Yesterday, Iron Comic Circus presented a Kickstarter for the fifth and North American edition of Cautionary Fables and Fairytales: a collection of culturally relevant and mystical lessons straight from the mouth of indigenous and queer creatives. By the very next day, August 25th, the campaign has raised about $75,000, which is $55,000 more the original, modest goal of twenty thousand.
The North American series, featuring fables like The Woman and the Woods and Chofki, will have over 100 pages of work from Indigenous creators. Just like the previous editions of the series, featuring African folktales, Asian folktales, European folktales, and folklore from the Pacific, this new installment will not only focus on highlighting overlooked cultural tales but will pay the creators accordingly to do so.
Straight from the Kickstarter campaign, Iron Circus Comics promises to pay artists an extra 5.00 dollars a page for every five thousand dollars raised over the twenty thousand dollar goal, “As ever, our funding will be going to paying our artists and printing/shipping the book out to you folks. We do, however, want to pay our contributors as much as we possibly can, so we’ll be using that tried-and-true Iron Circus favorite: For every $5,000 the Kickstarter makes over its goal, all contributors will receive a $ 5.00/page rate increase!” The Kickstarter only continues to grow in thousands over the initial goal.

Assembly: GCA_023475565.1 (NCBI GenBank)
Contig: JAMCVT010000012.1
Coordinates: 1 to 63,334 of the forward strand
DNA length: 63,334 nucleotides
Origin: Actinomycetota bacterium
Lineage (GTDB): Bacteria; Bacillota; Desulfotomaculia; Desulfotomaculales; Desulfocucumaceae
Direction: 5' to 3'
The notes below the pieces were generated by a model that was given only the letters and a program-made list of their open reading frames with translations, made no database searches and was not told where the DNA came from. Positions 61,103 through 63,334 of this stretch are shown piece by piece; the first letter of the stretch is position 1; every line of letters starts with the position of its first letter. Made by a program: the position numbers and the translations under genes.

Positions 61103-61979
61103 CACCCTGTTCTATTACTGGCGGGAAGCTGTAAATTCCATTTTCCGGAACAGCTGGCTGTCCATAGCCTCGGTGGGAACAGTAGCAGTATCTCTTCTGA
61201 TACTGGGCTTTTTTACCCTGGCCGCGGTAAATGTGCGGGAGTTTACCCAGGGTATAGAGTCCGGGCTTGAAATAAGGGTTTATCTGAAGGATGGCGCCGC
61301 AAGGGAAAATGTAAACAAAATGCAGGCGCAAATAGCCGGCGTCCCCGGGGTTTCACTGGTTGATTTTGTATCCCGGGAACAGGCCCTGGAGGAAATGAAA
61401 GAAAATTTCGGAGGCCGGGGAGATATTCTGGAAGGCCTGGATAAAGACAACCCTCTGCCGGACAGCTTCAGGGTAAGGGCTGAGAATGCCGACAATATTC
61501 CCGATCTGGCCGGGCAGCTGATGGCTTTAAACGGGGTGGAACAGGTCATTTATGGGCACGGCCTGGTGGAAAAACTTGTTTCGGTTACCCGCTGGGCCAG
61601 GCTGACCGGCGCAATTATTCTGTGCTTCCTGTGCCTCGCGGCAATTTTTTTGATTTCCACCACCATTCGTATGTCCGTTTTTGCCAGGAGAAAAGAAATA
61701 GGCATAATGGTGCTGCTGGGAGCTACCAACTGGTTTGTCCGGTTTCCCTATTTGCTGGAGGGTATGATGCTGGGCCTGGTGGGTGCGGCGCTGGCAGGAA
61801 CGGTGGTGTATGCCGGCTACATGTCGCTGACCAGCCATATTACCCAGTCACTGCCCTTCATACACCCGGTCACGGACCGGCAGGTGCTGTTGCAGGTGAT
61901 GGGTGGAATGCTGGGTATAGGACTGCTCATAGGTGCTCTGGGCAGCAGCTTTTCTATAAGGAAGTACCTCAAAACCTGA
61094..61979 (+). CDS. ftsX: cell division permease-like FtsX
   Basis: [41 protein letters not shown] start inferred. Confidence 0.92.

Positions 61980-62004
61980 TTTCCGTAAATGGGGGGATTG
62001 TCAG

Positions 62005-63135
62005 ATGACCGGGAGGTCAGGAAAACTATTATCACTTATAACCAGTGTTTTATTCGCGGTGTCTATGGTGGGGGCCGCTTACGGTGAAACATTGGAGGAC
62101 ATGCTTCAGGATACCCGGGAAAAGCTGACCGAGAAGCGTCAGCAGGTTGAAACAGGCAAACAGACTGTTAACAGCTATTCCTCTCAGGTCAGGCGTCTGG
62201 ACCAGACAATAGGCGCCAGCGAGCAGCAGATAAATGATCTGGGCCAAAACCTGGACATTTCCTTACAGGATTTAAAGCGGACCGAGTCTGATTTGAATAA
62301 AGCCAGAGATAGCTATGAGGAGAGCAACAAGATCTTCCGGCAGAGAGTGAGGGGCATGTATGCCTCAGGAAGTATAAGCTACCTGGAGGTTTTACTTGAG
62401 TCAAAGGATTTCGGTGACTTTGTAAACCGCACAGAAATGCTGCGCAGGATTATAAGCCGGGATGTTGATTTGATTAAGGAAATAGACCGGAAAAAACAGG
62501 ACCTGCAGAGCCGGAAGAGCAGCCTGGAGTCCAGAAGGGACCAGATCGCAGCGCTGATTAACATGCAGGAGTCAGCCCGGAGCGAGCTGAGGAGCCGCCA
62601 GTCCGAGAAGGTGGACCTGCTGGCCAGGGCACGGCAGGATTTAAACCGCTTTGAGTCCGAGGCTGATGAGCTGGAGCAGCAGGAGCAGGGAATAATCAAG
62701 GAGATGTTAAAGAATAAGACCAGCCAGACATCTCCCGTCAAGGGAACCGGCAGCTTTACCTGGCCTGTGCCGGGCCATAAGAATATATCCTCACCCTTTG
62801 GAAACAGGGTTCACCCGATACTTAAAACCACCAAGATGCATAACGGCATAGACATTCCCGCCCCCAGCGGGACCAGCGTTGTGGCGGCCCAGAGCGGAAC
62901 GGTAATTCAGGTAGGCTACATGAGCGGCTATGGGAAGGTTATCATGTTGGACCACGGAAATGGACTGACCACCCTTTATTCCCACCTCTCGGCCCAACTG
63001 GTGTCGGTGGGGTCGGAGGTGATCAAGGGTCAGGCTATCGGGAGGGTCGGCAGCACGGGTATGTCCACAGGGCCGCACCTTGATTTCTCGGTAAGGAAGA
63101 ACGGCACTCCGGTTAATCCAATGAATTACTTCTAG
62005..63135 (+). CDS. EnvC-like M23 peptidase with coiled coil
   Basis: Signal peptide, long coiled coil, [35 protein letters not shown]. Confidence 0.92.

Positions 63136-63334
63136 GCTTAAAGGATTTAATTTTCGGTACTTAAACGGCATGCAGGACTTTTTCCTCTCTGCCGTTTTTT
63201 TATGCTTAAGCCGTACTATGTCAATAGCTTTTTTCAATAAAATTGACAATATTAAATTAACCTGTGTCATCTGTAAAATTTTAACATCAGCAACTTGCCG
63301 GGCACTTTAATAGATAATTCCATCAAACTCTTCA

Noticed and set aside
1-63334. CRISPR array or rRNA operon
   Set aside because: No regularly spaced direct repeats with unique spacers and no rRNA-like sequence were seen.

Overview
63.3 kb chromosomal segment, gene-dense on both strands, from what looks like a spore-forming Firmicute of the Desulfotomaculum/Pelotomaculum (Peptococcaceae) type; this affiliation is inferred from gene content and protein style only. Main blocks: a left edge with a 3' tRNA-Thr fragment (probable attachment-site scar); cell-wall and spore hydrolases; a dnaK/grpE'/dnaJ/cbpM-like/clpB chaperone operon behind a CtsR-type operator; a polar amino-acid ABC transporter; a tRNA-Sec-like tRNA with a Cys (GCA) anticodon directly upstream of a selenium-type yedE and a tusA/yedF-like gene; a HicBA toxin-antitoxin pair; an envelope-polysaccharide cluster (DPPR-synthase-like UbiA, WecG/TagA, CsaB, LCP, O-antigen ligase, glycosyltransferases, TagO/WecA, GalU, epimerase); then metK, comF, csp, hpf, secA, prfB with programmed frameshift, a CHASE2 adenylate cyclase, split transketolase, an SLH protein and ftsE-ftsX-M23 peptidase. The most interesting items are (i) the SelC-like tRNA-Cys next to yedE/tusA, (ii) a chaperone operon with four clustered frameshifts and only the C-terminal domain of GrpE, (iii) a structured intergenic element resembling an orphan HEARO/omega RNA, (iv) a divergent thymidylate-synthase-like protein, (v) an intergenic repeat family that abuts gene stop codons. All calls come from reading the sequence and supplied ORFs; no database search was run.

Spike Trotman, founder of Iron Circus Comics, explains the dire need for more recognition of North American indigenous tales; particularly in the United States – a nation raised to idolize the western culture of imperialism, “Cautionary Fables and Fairy Tales as a series are the books I wish I had as a kid for myself, in a world of endless Grimm and Hans Christen Anderson collections,” she says, before continuing, “There are so many more stories to be told than so many people realize. I want kids to grow up with a more complete appreciation of fables because that means a more complete appreciation of culture and values.”
In an effort to encourage appreciation alongside education, each of the artists hail from Indigenous tribes specific to their location. The curator of the tales, Cree artist and writer Alina Pete, ensures folks that: “the contributors to this anthology represent a diverse group of nations from across North America, and traditionally, the stories belong to the nation they’re from, not to any individual storyteller.”
Pete, who also designed the cover art, continues to affirm to the readers that the sacred tales are coming from a place of sincere authenticity and admiration, “Part of our writer’s responsibility was to make sure they’d done the proper protocol for their nations to ask for permission to retell these stories in this anthology. This group of writers has done a great job of making sure they were doing things ‘the right way’, and our artists have delivered absolutely stellar artwork!” While expanding your cultural interests is always important, it is even more important to ensure the exploration being conducted is done with the utmost respect and historical accuracy – much like Iron Comic Books is doing.
Amongst beloved tropes like that of Chofki the trickster rabbit stands creation tales, cautionary fables, and even horror stories. Reading the collection will most certainly be entertaining, but more so informative – as all the best art is.